This commentary originally appeared in National Review on June 25, 2015.
Shortly after the U.S. Supreme Court issued its ruling in King v. Burwell on Thursday, President Obama made a statement that began, “Five years ago, after nearly a century of talk, decades of trying, a year of bipartisan debate — we finally declared that in America, health care is not a privilege for a few, but a right for all.”
That phrase, “we finally declared,” is perhaps more telling than the president meant it to be — a tacit admission that what congressional Democrats did by passing the Affordable Care Act in 2010 was something less than create new law. They expressed a desire, declared their desire to be law, and told the Department of Health and Human Services and the Internal Revenue Service to make it so.
Thus, when 34 states declined to set up a health-insurance exchange in accordance with the ACA, and HHS was obliged at the last minute to cobble something together in all those states, the IRS simply declared that an exchange “established by the state” could also refer to something quite different: an exchange established by HHS. It was a convenient and seemingly painless way to solve a problem that had cropped up. If subsidies were allowed only on exchanges created by states (as the ACA rather plainly stated) and not on those set up by HHS, then millions of people would not be able to afford very expensive ACA-compliant health coverage. You need subsidies to afford those plans, after all. Something had to be done. So the IRS took care of it and the Supreme Court said, okay.
And so we crossed the Rubicon. A law, no matter how poorly written or designed, can now be fixed by administrative decree. Bureaucrats, empowered to alter the meaning of words to suit the purposes of their political masters, have begun to supplant lawmakers. Chief Justice John Roberts suggests as much in his majority opinion, admitting not only that the law “contains more than a few examples of inartful drafting,” but that it doesn’t “reflect the type of care and deliberation that one might expect of such significant legislation.” It is ambiguous, he says, and then goes about figuring out what the phrase “established by the state” could possibly mean, for it surely was a mistake.
Scalia fires back, “If there was a mistake here, context suggests it was a substantive mistake in designing this part of the law, not a technical mistake in transcribing it.” A substantive mistake in design, he argues, is not within the purview of the Court to correct: “The Court forgets that ours is a government of laws and not of men,” writes Scalia. “That means we are governed by the terms of our laws, not by the unenacted will of our lawmakers.”
Scalia’s dissent is a blistering critique not only of Roberts’s deeply flawed opinion in Burwell, but of an entire philosophy of governance that has gained ascendancy in America over the past century: rule by decree. Scholars often point to the Progressive era, beginning more or less with President Woodrow Wilson, as the inauguration of the administrative state and the decline of the rule of law. But the tendency to rule by decree goes back much farther, centuries back, although for much of that time it was known by another name — prerogative.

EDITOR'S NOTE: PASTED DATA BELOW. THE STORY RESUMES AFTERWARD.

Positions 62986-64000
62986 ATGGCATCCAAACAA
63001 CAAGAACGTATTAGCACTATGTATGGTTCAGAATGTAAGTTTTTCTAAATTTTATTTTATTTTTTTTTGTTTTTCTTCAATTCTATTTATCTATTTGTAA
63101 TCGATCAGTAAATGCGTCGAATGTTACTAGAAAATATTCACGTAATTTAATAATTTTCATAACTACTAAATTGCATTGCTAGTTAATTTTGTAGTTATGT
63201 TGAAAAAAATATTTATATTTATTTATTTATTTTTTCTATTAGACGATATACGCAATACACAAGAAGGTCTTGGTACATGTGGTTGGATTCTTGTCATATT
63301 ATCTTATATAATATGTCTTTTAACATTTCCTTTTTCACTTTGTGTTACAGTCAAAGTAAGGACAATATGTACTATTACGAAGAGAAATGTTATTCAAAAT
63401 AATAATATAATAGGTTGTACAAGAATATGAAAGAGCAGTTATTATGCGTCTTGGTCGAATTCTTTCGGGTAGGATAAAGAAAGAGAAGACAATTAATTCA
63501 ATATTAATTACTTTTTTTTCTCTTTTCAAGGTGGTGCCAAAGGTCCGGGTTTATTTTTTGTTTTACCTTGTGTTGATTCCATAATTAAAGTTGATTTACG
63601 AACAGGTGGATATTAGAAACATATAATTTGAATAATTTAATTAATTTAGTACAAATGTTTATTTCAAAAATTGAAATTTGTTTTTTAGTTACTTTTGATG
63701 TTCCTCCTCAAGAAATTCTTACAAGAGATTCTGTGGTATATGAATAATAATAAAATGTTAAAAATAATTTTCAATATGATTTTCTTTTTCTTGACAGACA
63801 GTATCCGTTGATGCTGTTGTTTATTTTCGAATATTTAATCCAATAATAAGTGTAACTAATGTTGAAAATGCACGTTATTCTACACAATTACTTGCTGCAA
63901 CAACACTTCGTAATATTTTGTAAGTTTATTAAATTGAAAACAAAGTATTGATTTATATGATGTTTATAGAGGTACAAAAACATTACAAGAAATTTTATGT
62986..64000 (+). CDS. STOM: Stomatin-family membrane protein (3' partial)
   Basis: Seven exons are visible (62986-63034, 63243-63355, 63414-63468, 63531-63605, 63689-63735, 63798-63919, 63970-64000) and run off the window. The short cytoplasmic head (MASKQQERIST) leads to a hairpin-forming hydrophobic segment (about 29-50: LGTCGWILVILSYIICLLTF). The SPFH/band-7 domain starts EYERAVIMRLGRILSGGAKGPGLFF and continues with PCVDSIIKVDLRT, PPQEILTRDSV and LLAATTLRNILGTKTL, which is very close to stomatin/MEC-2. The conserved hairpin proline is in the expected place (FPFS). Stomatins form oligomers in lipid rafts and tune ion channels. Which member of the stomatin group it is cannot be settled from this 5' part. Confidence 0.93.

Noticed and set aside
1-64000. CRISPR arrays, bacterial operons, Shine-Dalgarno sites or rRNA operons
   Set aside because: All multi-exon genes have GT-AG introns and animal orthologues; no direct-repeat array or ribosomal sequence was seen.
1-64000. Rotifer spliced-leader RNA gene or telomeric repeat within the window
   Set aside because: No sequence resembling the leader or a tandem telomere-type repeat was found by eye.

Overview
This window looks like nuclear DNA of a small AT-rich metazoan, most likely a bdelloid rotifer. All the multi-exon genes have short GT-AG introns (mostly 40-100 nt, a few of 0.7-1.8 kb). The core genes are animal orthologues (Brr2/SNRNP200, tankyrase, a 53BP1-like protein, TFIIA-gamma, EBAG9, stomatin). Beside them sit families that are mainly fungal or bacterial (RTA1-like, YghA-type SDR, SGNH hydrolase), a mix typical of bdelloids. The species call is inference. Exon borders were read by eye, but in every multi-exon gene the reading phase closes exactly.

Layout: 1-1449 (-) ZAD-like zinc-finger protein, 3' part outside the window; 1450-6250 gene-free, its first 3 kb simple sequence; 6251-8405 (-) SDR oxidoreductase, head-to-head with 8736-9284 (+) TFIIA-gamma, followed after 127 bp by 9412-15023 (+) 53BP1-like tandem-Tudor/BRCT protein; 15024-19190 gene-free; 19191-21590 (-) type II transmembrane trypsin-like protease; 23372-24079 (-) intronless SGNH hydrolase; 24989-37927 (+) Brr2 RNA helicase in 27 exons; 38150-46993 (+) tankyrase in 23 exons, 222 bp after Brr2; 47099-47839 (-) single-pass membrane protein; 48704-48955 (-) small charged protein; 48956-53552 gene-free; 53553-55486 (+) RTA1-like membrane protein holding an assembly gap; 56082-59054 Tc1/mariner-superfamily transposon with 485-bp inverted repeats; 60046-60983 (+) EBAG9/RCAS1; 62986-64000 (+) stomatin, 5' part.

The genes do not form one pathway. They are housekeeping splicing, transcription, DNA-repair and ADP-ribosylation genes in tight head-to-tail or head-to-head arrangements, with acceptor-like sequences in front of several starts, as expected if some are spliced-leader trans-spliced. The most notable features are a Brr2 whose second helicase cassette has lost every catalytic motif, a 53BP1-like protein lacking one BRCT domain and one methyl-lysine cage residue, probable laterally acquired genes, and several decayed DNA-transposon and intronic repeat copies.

Renowned Columbia Law School professor Philip Hamburger wrote a book last year entitled “Is Administrative Law Unlawful?” The book traced the lineage of administrative law back to royal prerogative — the notion that a monarch’s proclamations carry the force of law even though they are not, in fact, law. Hamburger offers myriad examples of prerogative but one from 1539 stands out. Henry VIII induced Parliament that year to pass the Act of Proclamations, allowing the king to “set forth . . . proclamations, under such penalties and pains” the king deemed “necessary and requisite.” The king’s proclamations “shall be obeyed, observed, and kept as though they were made by act of Parliament.”
Hamburger’s argument — much abbreviated — is that the American founding was the culmination of centuries of struggle against prerogative. A large part of this struggle was not only the development of legislative bodies but also of an independent judiciary, both of which achieved full realization in the U.S. Constitution. The lurch back toward prerogative and away from these institutions began with theories about administration at the turn of the last century, many of which were put into practice by Wilson and his progressive heirs. And now here we are. The Supreme Court has upheld an IRS rule that blatantly rewrites a section of poorly designed law in order to achieve a policy outcome desired by the administration. We overcame royal prerogative in the late 18th century only to replace it, in modern times, with administrative prerogative.
In his 2012 book about President Obama, I Am the Change, Charles Kesler claimed that the ACA is the “latest installment in modern liberalism’s long-running project to change America by changing Americans’ relation to their government.” The Burwell ruling should leave no doubt that Kesler was correct. No longer must elected representatives of the people hammer out compromises and pass actual laws. It’s enough, now, for Congress to express a desire for a policy outcome and leave the details to a vast unelected bureaucracy — even when those details involve billions of dollars in taxes and spending, strict mandates and penalties, and government control over vast swaths of the economy.
Accepting administrative prerogative, as the Court has done in Burwell, does indeed change our relation to our government. You cannot vote the bureaucrats out of office, after all, and yet their administrative edicts “shall be obeyed, observed, and kept as though they were made by act of Parliament.”
Mr. Davidson is the director of the Center for Health Care Policy at the Texas Public Policy Foundation.